Alumni memories of emeriti professors Frank Lambert and Bob Winter
No Greater Influence
I was saddened to learn of the passing of Professor Frank Lambert (“A Centenarian of Chemistry,” Winter) but lift my voice with others in praise of and gratitude for a person who inspired so many of us. I can think of no other teacher who had a greater influence on my educational journey than Frank Lambert. As a junior at Oxy, even though I was a chem major, I was working my way through the usual science and math curricula with no compelling sense of being drawn toward a specific area of specialization. That was until I enrolled in Lambert’s organic chem course. Quickly he brought to life a world of chemistry that was truly fascinating, and relevant to almost every aspect of life.
His lectures were a model of organization, amplifying theoretical concepts with concrete examples, and sharing his own love of this discipline. His diligence in reading the scientific literature allowed him to introduce “cutting-edge” topics such as molecular orbital theory, which was then in its infancy. During those years, being actively engaged in research was not all that common among teachers in small colleges. But he, along with students, found time to make significant contributions in the field of organic polarography.
A wonderful trait of Frank’s was to share anecdotal experiences with students as though they were colleagues. Some may know that Frank completed his bachelor’s degree at Harvard. He was visiting with me once about his years there, and recalled frequently listening to Leonard Bernstein playing a piano in a music building. They attended Harvard during the same four years.
As my graduation time neared, Frank encouraged me to apply to a number of graduate schools, and he wrote letters in support. I have no doubt that it was his letter that led to an acceptance at MIT. In reflection, I think that Frank had more confidence in me than I did at the time. A couple of years later I was working at a lab bench in my research lab when I glanced up and saw the familiar figure and smiling face of Frank Lambert. I believe that he was back in the Cambridge area to visit friends or family and took the time to stop by and look me up. What an amazing thing to do!
Frank’s inspiration and support eventually led me to a richly memorable career in the chemistry department at San Diego State University. I will always be in debt to him for his mentoring and friendship.
Ed Grubbs ’56
A Little Bit of Lambert
Thank you for your article on Frank Lambert. My experiences in his classes were inspirational and helped propel my career in chemistry. After graduating from Oxy, I completed a Ph.D. in chemistry at the University of Colorado, Boulder and did postdoctoral research at UCLA. I then took an industrial job and served as a research chemist, laboratory manager, R&D group leader, and ultimately principal scientist for a division of a Global Fortune 500 company, but always getting into the lab to do my own hands-on research.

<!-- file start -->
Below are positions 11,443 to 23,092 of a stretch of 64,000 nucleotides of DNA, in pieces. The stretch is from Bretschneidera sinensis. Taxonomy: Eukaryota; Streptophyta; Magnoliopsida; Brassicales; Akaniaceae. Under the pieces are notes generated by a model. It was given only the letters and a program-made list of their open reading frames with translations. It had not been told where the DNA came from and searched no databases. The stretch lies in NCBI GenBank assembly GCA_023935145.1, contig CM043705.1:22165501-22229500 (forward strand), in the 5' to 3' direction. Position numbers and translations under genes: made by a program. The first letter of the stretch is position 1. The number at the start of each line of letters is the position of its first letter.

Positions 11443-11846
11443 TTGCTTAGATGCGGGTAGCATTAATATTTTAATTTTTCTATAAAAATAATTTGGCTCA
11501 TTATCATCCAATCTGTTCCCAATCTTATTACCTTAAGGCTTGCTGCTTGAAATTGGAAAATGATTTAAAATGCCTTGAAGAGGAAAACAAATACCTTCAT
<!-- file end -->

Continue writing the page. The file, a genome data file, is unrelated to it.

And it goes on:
After publishing more than 70 scientific papers, patents, and book chapters and presenting my research at scores of international conferences, I recently started a new career teaching organic chemistry, currently at Metropolitan State University of Denver. I continue to be inspired by my memories of Professor Lambert’s lucid and entertaining style of teaching and even still have notes I took in his classes. There’s probably a little bit of Frank Lambert in every chemistry lecture I give.
David M. Schubert ’79
Lone Tree, Colo.
A Belated Thanks to Bob Winter
I regret never thanking Robert Winter for the guidance he provided during my time at Oxy and well beyond. Back in the United States after many years, I planned to thank Bob in person during his book signing at Oxy on Dec. 9, 2018, but unfortunately had to cancel my trip. Exactly two months later, Bob passed away and my gratitude only swelled.
I remember well taking his Social History of American Art during my first days as a freshman in 1988. Bob stimulated me to take a stance, to journal and opine instead of merely recording what went on in class, showing how the material moved me while reflecting critically upon it. To this day, I hold many of these things dear to my heart. Bob Winter showed me the life there is in learning. For this, I am eternally grateful to him. Rest in peace, Bob!
Otto Driessen ’92